Domestic abuse survivors to regain their voices under plans to reform voter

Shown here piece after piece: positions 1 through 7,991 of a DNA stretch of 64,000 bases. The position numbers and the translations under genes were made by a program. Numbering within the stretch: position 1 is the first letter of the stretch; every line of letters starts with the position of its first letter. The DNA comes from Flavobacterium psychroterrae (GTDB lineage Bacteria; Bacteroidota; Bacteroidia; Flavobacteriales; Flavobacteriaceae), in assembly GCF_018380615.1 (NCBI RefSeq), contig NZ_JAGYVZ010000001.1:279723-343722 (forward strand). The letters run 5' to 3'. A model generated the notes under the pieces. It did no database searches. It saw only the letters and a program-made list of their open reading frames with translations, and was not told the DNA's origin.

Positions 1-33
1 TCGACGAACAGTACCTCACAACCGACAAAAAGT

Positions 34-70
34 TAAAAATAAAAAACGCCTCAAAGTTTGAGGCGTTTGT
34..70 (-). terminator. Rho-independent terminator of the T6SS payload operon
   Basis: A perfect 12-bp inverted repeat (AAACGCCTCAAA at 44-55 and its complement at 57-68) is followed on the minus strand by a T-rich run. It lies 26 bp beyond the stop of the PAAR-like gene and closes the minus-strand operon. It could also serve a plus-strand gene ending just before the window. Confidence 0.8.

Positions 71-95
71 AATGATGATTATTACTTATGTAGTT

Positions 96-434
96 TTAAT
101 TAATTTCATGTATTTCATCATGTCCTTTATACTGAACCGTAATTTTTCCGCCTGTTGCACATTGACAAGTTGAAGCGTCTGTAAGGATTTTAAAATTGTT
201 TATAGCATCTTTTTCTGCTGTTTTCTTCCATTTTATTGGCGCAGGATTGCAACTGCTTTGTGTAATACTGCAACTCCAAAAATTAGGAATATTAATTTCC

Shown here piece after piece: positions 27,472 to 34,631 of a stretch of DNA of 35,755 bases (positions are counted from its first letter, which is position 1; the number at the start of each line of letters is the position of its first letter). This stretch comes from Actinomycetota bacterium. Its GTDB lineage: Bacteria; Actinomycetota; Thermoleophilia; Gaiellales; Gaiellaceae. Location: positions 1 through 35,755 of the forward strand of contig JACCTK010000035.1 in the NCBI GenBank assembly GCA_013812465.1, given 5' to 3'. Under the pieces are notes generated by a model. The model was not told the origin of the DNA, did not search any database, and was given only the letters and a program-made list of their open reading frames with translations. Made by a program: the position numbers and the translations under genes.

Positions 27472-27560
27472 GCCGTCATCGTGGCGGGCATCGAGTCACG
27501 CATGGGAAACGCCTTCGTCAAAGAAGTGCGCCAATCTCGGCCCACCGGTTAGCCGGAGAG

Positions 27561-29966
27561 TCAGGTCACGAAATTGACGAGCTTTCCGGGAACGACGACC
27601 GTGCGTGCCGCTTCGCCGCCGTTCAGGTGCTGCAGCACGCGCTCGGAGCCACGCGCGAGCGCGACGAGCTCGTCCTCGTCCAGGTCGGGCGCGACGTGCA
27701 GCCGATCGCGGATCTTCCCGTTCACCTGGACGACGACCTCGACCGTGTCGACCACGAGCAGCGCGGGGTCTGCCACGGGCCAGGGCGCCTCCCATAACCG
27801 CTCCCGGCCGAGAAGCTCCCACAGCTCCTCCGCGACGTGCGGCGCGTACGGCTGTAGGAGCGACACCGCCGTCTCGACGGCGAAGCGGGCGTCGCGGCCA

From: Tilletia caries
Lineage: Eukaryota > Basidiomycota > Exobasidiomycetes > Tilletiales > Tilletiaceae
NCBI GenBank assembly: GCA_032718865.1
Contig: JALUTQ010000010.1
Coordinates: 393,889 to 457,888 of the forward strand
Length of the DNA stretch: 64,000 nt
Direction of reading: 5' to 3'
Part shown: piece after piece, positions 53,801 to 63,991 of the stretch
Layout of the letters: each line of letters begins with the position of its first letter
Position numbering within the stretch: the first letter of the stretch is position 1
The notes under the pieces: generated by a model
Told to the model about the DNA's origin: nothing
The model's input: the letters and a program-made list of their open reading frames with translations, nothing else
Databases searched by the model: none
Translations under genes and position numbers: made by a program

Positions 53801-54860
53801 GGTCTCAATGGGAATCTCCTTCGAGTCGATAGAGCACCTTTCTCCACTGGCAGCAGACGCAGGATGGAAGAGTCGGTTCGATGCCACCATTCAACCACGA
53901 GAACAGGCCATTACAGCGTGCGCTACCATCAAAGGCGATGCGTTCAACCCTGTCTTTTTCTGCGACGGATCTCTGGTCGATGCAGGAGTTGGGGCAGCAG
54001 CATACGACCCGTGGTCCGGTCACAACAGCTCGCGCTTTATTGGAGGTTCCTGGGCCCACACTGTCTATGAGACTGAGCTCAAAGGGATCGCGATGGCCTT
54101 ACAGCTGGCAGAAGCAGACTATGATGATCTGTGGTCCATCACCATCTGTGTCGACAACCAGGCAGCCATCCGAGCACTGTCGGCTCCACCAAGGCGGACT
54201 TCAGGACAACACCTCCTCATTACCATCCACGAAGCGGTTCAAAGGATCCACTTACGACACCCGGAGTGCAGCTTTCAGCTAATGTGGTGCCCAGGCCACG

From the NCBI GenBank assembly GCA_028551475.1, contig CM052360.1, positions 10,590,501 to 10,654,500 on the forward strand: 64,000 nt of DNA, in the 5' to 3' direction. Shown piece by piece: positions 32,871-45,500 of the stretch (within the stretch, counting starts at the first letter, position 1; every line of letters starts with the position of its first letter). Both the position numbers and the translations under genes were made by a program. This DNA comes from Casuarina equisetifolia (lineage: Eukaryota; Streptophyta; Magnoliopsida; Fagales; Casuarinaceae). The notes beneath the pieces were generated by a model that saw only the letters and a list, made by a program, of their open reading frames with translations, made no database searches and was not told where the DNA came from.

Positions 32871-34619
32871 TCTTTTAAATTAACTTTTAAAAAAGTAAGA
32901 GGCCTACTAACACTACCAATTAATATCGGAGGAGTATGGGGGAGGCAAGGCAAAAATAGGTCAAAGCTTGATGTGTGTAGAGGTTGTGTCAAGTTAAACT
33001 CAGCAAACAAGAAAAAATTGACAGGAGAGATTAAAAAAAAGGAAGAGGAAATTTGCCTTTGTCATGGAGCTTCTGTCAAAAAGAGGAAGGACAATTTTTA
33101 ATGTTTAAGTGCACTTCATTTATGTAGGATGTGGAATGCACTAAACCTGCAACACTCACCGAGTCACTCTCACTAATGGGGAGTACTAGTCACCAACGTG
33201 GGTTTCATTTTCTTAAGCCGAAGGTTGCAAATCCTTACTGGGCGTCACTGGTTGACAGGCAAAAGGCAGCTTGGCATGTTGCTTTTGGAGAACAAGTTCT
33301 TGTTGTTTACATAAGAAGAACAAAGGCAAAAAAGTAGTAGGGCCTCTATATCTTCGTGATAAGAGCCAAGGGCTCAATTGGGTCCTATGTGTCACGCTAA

first_imgThe Prime Minister has called tackling domestic abuse a 'priority' Domestic abuse victims are to “regain their voices” with a new law which will make it easier for them to register to vote anonymously, campaigners have said. Victims of domestic violence live in fear of being “hunted down” by those who abused them, meaning they need to appear on the electoral register anonymously. But the process is currently difficult, with victims required to produce a court order or have their application supported by a senior independent witness, such as a police superintendent. Advocates have warned that bureaucracy and fear of being discovered puts many off registering to vote at all.Under plans announced today the law will be changed to increase the number of people who can act as witnesses, to include medical and healthcare workers and refuge staff.  The Prime Minister has called tackling domestic abuse a ‘priority’Credit:Carl Court/Getty Images Europe  Domestic abuse victims often fear being tracked down for a long time afterwards, the charity saidCredit: Dominic Lipinski/PA The required police rank will also be lowered to inspector and the type of order needed will be expanded to include domestic violence protection orders and female genital mutilation protection orders.The changes form part of Prime Minister Theresa May’s reforms to help those who have suffered because of domestic abuse. In Feburary she announced a draft domestic abuse bill, saying reforming the law was a “key priority” and something she attaches a “personal importance to”. She has also committed to introducing new tougher sentences where the violence is committed against a child. Domestic abuse groups said the changes would “give survivors their voice back”. Katie Ghose, chief executive of Women’s Aid, said: “The changes announced today will help survivors of domestic abuse to regain their voices. “For too long these women have been silenced because it was too dangerous for them to sign up to an electoral register, which would reveal their location, and too difficult for them to register anonymously. “For them anonymity is a matter of life or death; with the very real threat of being hunted down by their perpetrator.”center_img Domestic abuse victims often fear being tracked down for a long time afterwards, the charity said Want the best of The Telegraph direct to your email and WhatsApp? Sign up to our free twice-daily  Front Page newsletter and new  audio briefings. She said the charity particularly welcomed the move to allow refuge staff to act as witnesses. Up to 12,000 women are being supported by its refuges at any one time. However, she added that the current need to re-register for anonymity each year also needed to change, so that the anonymous status could instead last indefinitely. “Often women are on the run from domestic abuse for the rest of their lives,” she said. The Cabinet Office added that it would “launch further research to identify and explain other barriers to electoral registration faced by survivors of domestic abuse”. Chris Skidmore, Minister for the Constitution, said: “Ensuring every eligible person is able to vote is a matter of social justice. Every voice matters and this Government will continue to encourage our record levels of democratic participation by ensuring we have a democracy that works for everyone.”last_img read more